I note that David J. Bartholomew has written extensively on a theological view of chance. What is a brief summary of the views he expresses on this topic in the following works or elsewhere:

  1. God of Chance
  2. Uncertain Belief : Is it Rational to be a Christian?
  3. God, Chance and Purpose: Can God Have It Both Ways?

Additionally or alternatively, where can I find on-line reviews of these works?

  • do you just want the abstract of each?
    – depperm
    Feb 9, 2017 at 16:21
  • @depperm that would be a good start - a great answer would dig a little deeper, but I'll take what I can get Feb 9, 2017 at 17:11

2 Answers 2


David Bartholomew's view is that God uses chance.

The idea that God may have actually used chance, and still be using chance, may help to dispel the negative role it often plays in current theology. 1

As mentioned in a previous article, unpredictability is an all-pervasive part of life, and it contributes much to the excitement and interest of living. ... This may well be a mimicking of God’s ongoing creative activity on the cosmic scale. 2

  1. God of Chance (free download)

From the Preface

The central message of God of Chance is ... that chance has to be seen as within the Providence of God. It is not something which requires the abolition of theism nor is it an illusion. We increasingly use chance as a tool in scientific work and it would surely be surprising if God had not got there before us.


  1. Uncertain Belief : Is it Rational to be a Christian?

Do miracles happen? Is the Bible true? What about the paranormal? Does God exist? The underpinning of belief have crumbled in a world where science sets the standard of what is true; people continue to ask these questions but there are no agreed upon answers. At the rational level, uncertainty is inevitable. Probability theory provides the tools for measuring and combining uncertainties and, thus, the key to progress. Assessing the state of the argument from a probabilistic perspective is long overdue. In Uncertain Beliefs, David J. Bartholomew examines and refutes some of the more extravagant claims, evaluates the weight of some of the quantitative evidence, and provides an answer to the fundamental question: is it rational to be a Christian?

More in-depth abstracts on each chapter here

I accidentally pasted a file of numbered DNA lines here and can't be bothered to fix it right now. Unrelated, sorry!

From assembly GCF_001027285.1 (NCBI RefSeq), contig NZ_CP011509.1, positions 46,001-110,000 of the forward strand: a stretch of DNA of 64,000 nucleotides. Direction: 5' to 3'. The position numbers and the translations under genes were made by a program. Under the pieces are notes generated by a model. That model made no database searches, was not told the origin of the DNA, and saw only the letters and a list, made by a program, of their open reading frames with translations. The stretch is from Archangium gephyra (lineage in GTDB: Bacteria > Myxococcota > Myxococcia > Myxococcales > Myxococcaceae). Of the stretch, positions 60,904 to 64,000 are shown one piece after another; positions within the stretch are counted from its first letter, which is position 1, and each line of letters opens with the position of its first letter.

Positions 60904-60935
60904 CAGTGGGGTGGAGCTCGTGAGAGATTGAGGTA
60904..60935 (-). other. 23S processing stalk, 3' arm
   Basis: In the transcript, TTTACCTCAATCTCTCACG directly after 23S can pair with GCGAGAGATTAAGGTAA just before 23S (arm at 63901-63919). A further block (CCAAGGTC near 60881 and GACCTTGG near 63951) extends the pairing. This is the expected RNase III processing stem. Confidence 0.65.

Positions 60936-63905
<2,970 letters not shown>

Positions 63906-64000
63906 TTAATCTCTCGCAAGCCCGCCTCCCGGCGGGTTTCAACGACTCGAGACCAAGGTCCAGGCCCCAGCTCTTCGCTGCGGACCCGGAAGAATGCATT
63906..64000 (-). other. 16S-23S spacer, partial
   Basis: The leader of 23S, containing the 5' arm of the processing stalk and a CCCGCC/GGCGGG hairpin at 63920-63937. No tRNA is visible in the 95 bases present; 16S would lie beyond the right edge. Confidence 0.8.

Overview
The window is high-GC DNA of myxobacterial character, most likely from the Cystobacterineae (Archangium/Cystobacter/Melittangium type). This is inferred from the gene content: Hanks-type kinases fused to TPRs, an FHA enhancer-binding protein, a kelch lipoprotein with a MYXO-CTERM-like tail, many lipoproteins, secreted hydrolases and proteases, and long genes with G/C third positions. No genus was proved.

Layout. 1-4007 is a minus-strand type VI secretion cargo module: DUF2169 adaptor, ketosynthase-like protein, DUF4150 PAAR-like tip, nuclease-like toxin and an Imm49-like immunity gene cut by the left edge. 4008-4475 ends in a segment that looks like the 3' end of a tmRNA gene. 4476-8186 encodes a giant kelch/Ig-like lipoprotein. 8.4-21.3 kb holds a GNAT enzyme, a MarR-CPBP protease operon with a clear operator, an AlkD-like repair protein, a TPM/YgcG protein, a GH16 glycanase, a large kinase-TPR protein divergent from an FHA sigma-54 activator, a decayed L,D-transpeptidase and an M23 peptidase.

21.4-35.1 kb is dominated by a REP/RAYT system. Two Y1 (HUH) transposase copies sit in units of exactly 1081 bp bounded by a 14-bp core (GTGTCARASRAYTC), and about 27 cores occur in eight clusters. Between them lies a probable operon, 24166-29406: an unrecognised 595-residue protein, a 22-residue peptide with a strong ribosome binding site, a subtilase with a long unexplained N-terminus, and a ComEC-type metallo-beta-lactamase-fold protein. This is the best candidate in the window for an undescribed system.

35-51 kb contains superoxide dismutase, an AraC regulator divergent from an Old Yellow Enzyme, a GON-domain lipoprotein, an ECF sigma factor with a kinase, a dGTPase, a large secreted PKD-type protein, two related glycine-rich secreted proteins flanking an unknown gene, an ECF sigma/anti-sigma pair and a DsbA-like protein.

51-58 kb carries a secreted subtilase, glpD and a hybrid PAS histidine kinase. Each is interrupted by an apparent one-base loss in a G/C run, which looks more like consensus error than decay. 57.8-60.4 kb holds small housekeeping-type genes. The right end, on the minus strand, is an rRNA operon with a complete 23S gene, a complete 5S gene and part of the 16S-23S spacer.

Book Review

  1. God, Chance and Purpose: Can God Have It Both Ways?

Scientific accounts of existence give chance a central role. At the smallest level, quantum theory involves uncertainty and evolution is driven by chance and necessity. These ideas do not fit easily with theology in which chance has been seen as the enemy of purpose. One option is to argue, as proponents of Intelligent Design do, that chance is not real and can be replaced by the work of a Designer. Others adhere to a deterministic theology in which God is in total control. Neither of these views, it is argued, does justice to the complexity of nature or the greatness of God. The thesis of this book is that chance is neither unreal nor non-existent but an integral part of God's creation. This view is expounded, illustrated and defended by drawing on the resources of probability theory and numerous examples from the natural and social worlds.

Book Review

Essay Review by William A. Dembski

1 http://religion.oxfordre.com/view/10.1093/acrefore/9780199340378.001.0001/acrefore-9780199340378-e-23#acrefore-9780199340378-e-23-div1-7

2 https://blog.oup.com/2016/10/christians-god-chance-compatibility/


"Chance" is an abstraction that is used when causes are unknown or unknowable. When we have no reason to believe that actual causes influence outcomes in one direction or another, we assume, for the sake of being able to think about and consider something, that the sum of influences averages out to zero. Given that the sum of all influences can range from infinitely large to infinitely small, the existence of no significant bias sometimes occurs in reality--but most of the time, randomness is just an abstract assumption. Maybe what is meant here is that God sometimes just lets things happen, rather than constantly actively intervening to cause every step of every chain of events. Of course, all this gets into consideration of the nature of God. I'm pretty sure God exists as a concept in the minds of many humans, and that there is much variation as to what or who is God, what God does and does not do, and pretty much everything about "God." Who can know? And how is it that some people are so certain that God is as they conceive God to be?

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    Does your answer represent your own views or is this the view of David J. Bartholomew? Please provide a source to back up your answer.
    – Lesley
    Nov 21, 2021 at 13:03

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